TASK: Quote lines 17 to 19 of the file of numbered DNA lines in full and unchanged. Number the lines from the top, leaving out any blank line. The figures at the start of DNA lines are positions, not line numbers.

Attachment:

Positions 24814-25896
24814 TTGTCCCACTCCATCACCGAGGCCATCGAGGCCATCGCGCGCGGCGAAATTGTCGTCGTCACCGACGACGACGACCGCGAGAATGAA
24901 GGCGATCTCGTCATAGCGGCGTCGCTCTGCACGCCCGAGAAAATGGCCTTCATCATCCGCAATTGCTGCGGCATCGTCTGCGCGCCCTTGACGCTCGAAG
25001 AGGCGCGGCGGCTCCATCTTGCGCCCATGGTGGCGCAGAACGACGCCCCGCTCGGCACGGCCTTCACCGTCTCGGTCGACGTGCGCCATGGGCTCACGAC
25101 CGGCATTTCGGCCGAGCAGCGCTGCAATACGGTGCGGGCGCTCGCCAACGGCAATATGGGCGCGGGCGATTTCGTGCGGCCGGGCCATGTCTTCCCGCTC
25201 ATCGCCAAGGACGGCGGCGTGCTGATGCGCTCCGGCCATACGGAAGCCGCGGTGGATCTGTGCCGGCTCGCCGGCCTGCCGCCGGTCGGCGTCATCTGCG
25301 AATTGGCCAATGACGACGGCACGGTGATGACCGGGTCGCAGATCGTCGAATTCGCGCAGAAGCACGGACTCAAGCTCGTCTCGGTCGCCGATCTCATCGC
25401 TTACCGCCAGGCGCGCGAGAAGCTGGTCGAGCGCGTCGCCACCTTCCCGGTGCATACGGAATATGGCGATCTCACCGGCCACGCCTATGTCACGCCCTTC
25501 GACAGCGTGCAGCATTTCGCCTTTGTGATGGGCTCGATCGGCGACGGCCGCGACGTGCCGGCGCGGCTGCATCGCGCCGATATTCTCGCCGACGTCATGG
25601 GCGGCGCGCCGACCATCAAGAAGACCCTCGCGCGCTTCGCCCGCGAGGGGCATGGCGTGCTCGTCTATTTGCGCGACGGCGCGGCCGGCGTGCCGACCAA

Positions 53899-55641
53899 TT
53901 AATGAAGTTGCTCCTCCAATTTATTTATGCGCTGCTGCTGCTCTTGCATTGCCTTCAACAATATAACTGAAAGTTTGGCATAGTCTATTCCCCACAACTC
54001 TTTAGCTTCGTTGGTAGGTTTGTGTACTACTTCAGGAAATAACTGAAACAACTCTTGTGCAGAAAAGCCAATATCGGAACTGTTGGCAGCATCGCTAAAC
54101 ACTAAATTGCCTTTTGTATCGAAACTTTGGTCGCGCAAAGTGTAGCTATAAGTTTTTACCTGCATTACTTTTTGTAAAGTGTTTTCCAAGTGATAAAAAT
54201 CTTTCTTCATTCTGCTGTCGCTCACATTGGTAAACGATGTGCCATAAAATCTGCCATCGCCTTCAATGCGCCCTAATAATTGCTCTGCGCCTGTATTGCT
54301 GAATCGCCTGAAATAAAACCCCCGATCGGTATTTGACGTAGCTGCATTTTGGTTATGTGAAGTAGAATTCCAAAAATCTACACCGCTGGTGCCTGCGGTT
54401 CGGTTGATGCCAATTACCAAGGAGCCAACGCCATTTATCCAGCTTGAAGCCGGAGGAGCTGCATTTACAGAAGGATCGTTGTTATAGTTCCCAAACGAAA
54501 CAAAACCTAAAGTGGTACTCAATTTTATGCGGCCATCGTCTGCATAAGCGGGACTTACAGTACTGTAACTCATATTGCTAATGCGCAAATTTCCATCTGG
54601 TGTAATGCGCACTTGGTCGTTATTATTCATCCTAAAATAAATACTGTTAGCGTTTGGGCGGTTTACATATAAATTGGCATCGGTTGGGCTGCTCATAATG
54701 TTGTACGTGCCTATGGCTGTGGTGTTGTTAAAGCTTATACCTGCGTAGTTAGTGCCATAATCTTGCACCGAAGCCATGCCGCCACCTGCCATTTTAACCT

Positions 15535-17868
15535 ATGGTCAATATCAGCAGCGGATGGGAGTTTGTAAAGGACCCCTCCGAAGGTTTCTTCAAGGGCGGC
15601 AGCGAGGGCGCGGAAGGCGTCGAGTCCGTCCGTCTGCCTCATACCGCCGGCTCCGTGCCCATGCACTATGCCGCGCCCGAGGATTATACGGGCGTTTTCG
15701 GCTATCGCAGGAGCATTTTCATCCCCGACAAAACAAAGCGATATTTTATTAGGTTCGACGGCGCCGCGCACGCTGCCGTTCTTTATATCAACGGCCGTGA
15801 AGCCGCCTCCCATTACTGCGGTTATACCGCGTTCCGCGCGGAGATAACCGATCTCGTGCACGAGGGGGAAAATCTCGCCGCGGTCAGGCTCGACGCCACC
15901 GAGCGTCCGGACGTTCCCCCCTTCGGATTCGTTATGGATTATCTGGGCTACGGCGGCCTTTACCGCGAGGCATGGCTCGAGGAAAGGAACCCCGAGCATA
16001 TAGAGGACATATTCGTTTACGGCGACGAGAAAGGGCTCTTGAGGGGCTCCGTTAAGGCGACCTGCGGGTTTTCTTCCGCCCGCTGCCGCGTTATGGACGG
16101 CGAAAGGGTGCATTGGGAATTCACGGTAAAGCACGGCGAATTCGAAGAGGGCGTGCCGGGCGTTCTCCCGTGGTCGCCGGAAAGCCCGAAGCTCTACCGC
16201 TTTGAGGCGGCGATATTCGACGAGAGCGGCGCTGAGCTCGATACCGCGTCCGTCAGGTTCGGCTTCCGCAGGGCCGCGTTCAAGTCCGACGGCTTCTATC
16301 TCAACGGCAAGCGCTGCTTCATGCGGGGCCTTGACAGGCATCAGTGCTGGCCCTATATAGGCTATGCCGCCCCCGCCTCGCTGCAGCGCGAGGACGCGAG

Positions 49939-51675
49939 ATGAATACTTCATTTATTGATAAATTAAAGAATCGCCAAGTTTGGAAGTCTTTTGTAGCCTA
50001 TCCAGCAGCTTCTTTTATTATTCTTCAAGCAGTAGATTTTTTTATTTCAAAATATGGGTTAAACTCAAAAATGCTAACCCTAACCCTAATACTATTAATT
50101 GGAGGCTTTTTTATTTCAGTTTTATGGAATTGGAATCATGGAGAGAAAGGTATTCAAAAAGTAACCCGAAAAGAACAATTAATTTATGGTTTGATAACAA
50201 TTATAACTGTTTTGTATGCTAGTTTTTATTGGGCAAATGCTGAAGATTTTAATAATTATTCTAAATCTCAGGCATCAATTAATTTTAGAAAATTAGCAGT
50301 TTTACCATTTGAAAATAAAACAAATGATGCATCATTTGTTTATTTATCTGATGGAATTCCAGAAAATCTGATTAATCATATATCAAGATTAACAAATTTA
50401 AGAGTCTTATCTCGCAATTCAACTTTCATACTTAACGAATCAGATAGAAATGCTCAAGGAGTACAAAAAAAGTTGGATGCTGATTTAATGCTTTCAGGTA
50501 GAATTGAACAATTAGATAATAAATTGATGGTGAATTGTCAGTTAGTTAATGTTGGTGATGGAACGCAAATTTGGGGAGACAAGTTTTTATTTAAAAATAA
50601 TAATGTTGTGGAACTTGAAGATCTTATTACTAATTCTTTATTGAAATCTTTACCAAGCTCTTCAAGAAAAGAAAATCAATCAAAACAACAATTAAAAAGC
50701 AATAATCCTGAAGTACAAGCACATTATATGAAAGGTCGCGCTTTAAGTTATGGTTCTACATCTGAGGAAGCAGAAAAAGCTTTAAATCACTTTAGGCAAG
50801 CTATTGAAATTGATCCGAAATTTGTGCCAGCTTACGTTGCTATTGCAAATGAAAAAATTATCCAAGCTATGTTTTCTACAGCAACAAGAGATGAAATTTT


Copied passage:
54301 GAATCGCCTGAAATAAAACCCCCGATCGGTATTTGACGTAGCTGCATTTTGGTTATGTGAAGTAGAATTCCAAAAATCTACACCGCTGGTGCCTGCGGTT
54401 CGGTTGATGCCAATTACCAAGGAGCCAACGCCATTTATCCAGCTTGAAGCCGGAGGAGCTGCATTTACAGAAGGATCGTTGTTATAGTTCCCAAACGAAA
54501 CAAAACCTAAAGTGGTACTCAATTTTATGCGGCCATCGTCTGCATAAGCGGGACTTACAGTACTGTAACTCATATTGCTAATGCGCAAATTTCCATCTGG